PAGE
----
12. So many thoughts regarding education in America. First, the system is broken beyond repair and no amount of money is going to correct the problem. It needs a complete overhaul and a new beginning. The methods used are not working and, frankly, never have. You cannot put a large number of kids from all backgrounds into a room and expect them to learn at the same rate simply because they all are the same age. Amazing how well our one room schoolhouses worked when there were so many different ages involved – and yet the did work very well. Secondly, the problem is not sports in our schools. They are as necessary as any other subject. The problem is the importance the school districts and parents have placed on them. We now have professional athletes in elementary school, kids who are being held back in 1st grade so that they can perform better in high school sports 12 years down the road. This is ridiculous. Thirdly, Pendleton schools only teach 8 -9 weeks of science per year. There is no way a child is going to learn anything at all in 8-9 weeks. Nothing. So I have no clue what is being tested but it cannot anything of import if it being taught in such a short amount of time! Have you actually attempted to discuss science, history, geography or literature with students today? They do not even know the rudimentary basics that we knew when we were in school. Sartre, Camus, Tesla (who is merely a car maker these days) Montessori, Thomas Payne (who today is a British actor who is “hot) Gilgamesh or the Hammurabi Code – they do not know any thing. Their lack of basic knowledge is egregious! Lastly, I homeschooled all three of my children who are now adults. One is a banker who is completing his degree in Organizational/Industrial Psychology at IUPUI on academic scholarship. My youngest is at Duke University. He is 2nd/3rd in the nation right now in Platform Diving for Team USA and will be competing at the Olympic Trials this summer here in INDY. My oldest is a climate negotiator for the US Department of State. Next month HER contributions to the Paris agreement will be read by Barrack Obama and Canadian PM Trudeau at their joint conference on Global Climate change. So before you make any more ignorant remarks on homeschoolers know this – these “adults” are in their 20’s and 30’s and already are affecting change in your government and world. They are far more intelligent than their counterparts graduating from public, private or parochial schools, and because they have not been taught limitations set by classroom structure, they are able to communicate across all social barriers of age, race, religion and more. It does not take a rocket scientist to educate a child. It takes a love for the child and a desire and quest for knowledge. Period.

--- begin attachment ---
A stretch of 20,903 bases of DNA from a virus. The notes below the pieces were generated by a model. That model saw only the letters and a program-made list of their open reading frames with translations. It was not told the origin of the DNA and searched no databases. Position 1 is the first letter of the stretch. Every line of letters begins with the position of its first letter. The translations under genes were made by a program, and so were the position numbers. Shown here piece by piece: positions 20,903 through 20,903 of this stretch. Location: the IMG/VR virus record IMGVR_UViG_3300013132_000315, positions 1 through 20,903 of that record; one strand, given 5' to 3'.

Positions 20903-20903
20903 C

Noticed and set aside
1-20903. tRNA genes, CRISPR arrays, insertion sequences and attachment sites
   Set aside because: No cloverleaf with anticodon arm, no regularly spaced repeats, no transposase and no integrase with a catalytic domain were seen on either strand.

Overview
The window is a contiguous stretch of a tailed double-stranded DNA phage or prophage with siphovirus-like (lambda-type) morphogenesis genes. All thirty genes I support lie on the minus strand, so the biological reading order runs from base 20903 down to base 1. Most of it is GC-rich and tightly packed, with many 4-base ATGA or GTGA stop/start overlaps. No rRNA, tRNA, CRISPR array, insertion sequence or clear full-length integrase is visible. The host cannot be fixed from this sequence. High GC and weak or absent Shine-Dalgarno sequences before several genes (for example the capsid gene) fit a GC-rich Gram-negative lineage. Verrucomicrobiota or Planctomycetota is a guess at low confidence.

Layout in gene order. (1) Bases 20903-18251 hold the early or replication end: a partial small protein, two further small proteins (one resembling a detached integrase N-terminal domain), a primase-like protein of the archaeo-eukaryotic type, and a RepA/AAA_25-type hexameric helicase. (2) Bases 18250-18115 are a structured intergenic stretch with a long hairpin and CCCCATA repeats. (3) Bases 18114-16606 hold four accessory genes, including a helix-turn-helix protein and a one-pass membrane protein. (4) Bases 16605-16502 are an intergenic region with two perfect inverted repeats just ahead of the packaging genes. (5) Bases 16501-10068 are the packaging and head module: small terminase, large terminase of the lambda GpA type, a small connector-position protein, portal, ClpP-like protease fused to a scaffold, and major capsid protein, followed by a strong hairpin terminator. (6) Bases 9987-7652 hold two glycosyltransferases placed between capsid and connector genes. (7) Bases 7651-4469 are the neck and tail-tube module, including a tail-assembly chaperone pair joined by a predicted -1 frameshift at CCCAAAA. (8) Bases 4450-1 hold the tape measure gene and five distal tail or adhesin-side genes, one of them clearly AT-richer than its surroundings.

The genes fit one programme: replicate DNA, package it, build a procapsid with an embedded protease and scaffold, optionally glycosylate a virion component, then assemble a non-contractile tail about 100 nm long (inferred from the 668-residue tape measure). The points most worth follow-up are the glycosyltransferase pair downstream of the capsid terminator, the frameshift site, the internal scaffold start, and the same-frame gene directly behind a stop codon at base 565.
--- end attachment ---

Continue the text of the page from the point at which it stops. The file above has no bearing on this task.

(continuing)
13. Here’s a question for the educators on the group. As I understand it, there is very little that can be done to shorten the time necessary for students to learn higher order thinking. Educators know this and year year-after-year standardized tests increase the rigor and complexity of the questions. It would seem more productive, to me, to focus on things like grammar and basic calculation and give the adolescent brain time to become a critical thinker. What we are doing now is very discouraging.

  14. I agree that the 1900 version of education in our country is awful and needs to be rewritten but I stand by my conviction that religious parents that have no knowledge of teaching or educating our youth are allowed to in a home school environment that is not regulated or tested. I’m not saying that some children don’t excel and become productive adults, what I’m saying is we have no basis to measure it against educators that study for it and have masters degrees as professional educators. I’m not saying that all master’s degreed educators are awesome, everyone is human, but those educators are preferred. I hope that I haven’t offended any readers by this stance. Maybe it’s just been my experience and I should shut up? g’night folks. 🙁

  15. I’m with patmcc on the Jockstrap Department, whose goals at times seem totally different from the educational mission of public schools.

    Last fall, I wanted to be able to take my daughter home after she had finished her soccer game instead of her having to sit through another game before the school bus would take everyone back to the school.

    My argument that her time was better spent doing homework at home was met by the athletic department with the counter-argument that it was essential for her to bond with her teammates.